White & Case

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Pro Bono Rank Firm
(Am Law 200 Rank)
Am Law
Pro Bono Score
Average Pro Bono
Hours Per Lawyer
% of Lawyers
With More Than 20 Hours
39
White & Case (6)
68.5
84.0
52.9

 

White & Case took on the pro bono representation of Aaron Lee Jones, an inmate on Alabama's death row, in 1991. Litigation partners Vincent Fitzpatrick and Heather McDevitt handled Jones's The Am Law Pro Bono 100defense right up until he was executed by lethal injection in May 2007.

Afterward, Fitzpatrick and McDevitt, together with senior associate Stephanie Cohen, were asked by the non-profit Equal Justice Initiative to represent two additional death row cases, those of Willie McNair and James Callahan. The firm also acted as cocounsel with the Southern Center for Human Rights for another inmate, Darrell Grayson. The work on those cases led them to challenge Alabama's method of execution by lethal injection as cruel and unusual punishment under the Eighth Amendment.

While Fitzpatrick and McDevitt pursued the cases in Alabama, two Kentucky death row inmates challenged lethal injection as a means of execution before the U.S. Supreme Court (as states awaited the Court's decision, executions across the United States were effectively put on hold between September 2007 and May 2008). In April 2008 the Court ruled that Kentucky's lethal injection procedures were constitutional.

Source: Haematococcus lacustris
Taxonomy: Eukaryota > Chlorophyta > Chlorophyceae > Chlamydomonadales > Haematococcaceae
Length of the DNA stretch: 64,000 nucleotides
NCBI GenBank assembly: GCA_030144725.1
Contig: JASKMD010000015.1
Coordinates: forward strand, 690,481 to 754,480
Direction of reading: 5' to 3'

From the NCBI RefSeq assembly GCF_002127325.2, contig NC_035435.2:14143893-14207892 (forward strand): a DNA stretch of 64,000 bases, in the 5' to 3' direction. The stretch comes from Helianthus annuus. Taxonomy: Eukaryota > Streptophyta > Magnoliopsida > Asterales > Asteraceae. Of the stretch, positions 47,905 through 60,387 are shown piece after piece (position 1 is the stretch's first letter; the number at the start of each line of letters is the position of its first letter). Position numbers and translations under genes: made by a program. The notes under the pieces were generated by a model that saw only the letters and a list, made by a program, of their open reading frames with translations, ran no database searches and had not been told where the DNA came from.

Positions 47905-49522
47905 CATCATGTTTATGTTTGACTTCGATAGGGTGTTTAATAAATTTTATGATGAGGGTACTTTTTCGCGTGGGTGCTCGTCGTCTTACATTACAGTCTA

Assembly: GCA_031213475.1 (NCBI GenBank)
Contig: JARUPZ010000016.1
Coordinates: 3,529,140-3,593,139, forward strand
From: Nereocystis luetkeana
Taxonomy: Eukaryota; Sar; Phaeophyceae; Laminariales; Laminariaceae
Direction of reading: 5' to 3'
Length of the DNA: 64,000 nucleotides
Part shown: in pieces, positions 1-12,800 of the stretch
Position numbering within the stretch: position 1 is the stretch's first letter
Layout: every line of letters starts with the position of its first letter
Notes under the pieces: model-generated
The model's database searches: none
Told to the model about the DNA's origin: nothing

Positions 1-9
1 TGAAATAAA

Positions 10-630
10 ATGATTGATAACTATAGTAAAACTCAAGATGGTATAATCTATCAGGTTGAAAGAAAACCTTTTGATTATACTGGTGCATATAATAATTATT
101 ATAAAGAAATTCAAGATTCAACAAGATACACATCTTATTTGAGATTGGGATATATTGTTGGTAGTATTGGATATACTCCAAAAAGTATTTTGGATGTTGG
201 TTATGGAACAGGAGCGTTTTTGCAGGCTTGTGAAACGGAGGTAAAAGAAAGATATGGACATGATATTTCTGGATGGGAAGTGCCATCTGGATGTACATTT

Although the Supreme Court ruling was a considerable blow, on the eve of the Callahan and McNair challenges, the Alabama attorney general's office announced a change in the execution procedure to include additional safeguards. Although McNair, Callahan, and Grayson were eventually executed, McDevitt insists that the hard work was worth it. "All I can say is that these guys were grateful," she says. McDevitt admits that given the Supreme Court's Kentucky decision, challenging lethal injection as a means of execution will be difficult in the future, but she insists that in Alabama it could still be done at the direct appeal stage or immediately after. However, that typically occurs before large law firms get involved in handling a death row case.

On the Jones case McDevitt and Fitzpatrick estimate that White & Case attorneys spent more than 14,000 hours from 1991 to 2007, pro bono, on his defense. "A case like that is a large commitment," says McDevitt. "I don't want to put big firms off from handling this work, but they need to be aware of what's involved."

—Richard Lloyd | July 1, 2009

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